Monday, 23 July 2012

Building a Better Business

This article was issued in a March 2007 issue of my Road Reflections Newsletter, but remains an important message.  Enjoy this Toddwaz Classic.

Big corporations have boardrooms, and great corporations use them.  It’s important to get your key people together (for most of us it’s all of our people) to correct, instruct and inform.

Staff meetings can be really boring, so there are four things that exemplary jewellers do to make them efficient and valued. 

First, most of you’ll be holding these meetings either before or after work, so provide a snack and beverages.  Mike Ungrin of Marjon jewellers cautions that if you’re not careful snack-time can burn-up valuable meeting time, so keep it simple!  He keeps his meetings to a maximum of one hour as it seems the outside limit for information retention without a recess.  While it is lawful to provide a meal as compensation for being there, all of the jewellers I spoke to said that their staff members are paid for their attendance.

Secondly, any meeting needs an agenda in order to keep conversations on-track.  While open-discussion time is important, there are urgent matters that will quickly be put on the back burner if conversations wander down one rabbit-trail after another.  Dick Jewell of Mitchell & Jewell rotates the task of recording secretary.  If you record your minutes and post them on the bulletin board, then staff are reminded of the new expectations that came out of your meeting.

Some common agenda items are:
·      Sales stats
·      New product knowledge
·      Workplace issues (incl. security)
·      Sales training

Thirdly, use these meetings to clearly outline expectations.  Everyone I spoke with discussed the ongoing challenge of developing and maintaining consistent customer service and operating procedures.  By discussing expectations, you give staff freedom and power to exercise creativity without acting outside your parameters.
 The fourth common element for successful staff meetings is “open discussion.”  Allow time for questions and comments when going over agenda items.  If, for example, one person questions a new repair tracking system; chances are they’re not the only one who lacks understanding.

Also allow time for “new business.”  Great ideas sometimes go unsaid without an appropriate forum.  Grumbling about petty issues may continue behind backs unless given a chance to publicly vent.  If you are honest enough to, as Dick Jewell says, “praise and whip,” then your staff will echo a similar openness about their issues.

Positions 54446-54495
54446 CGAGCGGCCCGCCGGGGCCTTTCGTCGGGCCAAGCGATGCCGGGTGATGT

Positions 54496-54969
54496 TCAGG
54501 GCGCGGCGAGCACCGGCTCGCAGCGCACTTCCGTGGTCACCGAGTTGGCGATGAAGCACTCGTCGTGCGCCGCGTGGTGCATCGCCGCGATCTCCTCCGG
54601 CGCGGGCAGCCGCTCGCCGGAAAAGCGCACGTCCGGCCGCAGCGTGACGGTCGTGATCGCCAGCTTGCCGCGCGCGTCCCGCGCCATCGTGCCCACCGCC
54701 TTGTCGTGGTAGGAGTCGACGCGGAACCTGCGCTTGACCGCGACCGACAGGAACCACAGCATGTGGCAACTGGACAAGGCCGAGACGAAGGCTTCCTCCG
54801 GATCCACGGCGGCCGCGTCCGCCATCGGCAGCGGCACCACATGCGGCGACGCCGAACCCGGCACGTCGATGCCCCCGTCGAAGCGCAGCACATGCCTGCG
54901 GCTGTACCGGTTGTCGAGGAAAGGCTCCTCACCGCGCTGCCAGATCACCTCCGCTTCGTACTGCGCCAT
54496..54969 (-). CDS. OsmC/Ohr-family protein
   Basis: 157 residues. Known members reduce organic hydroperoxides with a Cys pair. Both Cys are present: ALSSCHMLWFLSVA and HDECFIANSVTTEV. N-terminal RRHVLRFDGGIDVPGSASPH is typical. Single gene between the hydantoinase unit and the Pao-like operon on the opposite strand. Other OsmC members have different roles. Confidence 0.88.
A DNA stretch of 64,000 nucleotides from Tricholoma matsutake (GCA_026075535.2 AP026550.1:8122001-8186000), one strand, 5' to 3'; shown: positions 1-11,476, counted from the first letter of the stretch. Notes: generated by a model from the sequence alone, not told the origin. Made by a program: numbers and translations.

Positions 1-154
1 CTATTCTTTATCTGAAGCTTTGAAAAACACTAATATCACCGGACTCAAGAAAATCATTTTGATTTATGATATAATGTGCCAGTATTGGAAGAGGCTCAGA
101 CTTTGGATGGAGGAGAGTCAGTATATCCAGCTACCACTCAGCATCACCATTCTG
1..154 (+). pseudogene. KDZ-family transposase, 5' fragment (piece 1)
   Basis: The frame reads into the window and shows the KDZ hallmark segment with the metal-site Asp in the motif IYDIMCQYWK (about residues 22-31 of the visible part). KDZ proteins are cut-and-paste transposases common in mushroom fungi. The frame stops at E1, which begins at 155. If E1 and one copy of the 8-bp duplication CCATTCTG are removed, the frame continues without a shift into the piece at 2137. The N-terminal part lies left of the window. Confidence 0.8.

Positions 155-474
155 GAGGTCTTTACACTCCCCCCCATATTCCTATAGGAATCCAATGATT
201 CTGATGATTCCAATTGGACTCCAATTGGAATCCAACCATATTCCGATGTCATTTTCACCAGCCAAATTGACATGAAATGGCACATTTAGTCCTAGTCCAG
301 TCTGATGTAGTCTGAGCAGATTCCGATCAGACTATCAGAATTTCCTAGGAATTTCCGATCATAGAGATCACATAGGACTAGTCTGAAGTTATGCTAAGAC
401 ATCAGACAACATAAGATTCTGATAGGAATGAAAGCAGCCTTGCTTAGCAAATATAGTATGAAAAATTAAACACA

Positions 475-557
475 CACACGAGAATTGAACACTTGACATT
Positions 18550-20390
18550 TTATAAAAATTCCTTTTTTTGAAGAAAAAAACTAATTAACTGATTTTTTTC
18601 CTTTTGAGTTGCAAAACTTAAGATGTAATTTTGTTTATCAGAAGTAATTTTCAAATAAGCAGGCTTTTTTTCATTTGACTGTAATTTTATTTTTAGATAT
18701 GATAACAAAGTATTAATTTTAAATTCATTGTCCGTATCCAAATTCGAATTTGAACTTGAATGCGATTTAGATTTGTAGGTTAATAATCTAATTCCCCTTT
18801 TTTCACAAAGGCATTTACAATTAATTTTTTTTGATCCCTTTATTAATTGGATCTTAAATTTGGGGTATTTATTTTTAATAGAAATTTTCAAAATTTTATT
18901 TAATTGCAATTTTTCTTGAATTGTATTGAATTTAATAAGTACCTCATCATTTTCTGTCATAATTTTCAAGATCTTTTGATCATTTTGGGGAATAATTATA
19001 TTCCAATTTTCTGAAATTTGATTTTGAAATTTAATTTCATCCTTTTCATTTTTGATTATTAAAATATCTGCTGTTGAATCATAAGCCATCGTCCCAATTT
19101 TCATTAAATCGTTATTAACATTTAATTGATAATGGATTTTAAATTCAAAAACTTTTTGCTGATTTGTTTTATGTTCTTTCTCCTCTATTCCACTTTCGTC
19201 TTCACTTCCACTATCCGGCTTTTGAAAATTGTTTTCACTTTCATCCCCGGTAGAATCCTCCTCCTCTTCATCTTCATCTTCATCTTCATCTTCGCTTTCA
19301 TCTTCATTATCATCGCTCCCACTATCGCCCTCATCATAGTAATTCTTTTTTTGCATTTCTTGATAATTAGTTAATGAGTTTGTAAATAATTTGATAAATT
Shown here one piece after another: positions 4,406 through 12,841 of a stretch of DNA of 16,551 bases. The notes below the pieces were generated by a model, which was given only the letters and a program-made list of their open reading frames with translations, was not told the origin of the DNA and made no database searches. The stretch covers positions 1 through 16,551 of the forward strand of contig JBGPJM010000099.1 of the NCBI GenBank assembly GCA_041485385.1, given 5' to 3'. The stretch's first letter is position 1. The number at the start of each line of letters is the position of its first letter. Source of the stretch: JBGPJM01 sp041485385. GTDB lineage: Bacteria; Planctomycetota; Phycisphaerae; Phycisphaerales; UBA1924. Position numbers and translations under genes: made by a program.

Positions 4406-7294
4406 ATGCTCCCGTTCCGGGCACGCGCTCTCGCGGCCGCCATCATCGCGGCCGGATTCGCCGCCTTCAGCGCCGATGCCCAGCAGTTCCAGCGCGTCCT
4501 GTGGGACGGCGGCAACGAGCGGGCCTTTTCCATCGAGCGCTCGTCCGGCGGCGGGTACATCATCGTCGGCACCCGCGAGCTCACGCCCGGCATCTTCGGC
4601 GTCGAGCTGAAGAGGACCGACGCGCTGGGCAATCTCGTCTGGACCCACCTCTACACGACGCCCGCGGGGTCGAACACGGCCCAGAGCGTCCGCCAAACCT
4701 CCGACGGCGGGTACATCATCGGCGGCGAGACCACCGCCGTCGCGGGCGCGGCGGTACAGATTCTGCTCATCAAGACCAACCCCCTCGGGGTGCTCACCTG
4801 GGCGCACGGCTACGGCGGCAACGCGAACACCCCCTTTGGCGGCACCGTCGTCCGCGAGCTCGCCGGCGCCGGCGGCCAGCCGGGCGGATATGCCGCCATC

What if you’re just a small operator? Curtis McLeod of Ken’s Goldsmithing, along with the owners is part of a team of only 7 to 8 people.  They hold their meetings mid-day during the shift cross-over once or twice per month.  They usually talk about workplace issues and work on sales training.  Even though they all work with each other so closely, Curtis claims that “it’s a must” because “it helps keep everyone on the same page.”

Here’s what others said about holding staff meetings:

Dick Jewell – “will make life easier for management.”

Mark Tuttle (Independent Jewellers Edmonton) – “Without them, we would have chaos” and “it definitely increases productivity.”

Mike Ungrin –“Staff meetings essentially help clear the air.”

So, if you’re not currently holding regular staff meetings, here’s a start:

·      Get a box of donuts and some drinks
·      Arrange a time for everyone to attend
·      Set an agenda; taking into account your expectations that need to be met
·      Use the agenda to keep the meeting at a lively pace, while leaving room for open discussion
Post the minutes on the bulletin board to remind your staff of the new or renewed policies and expectations.

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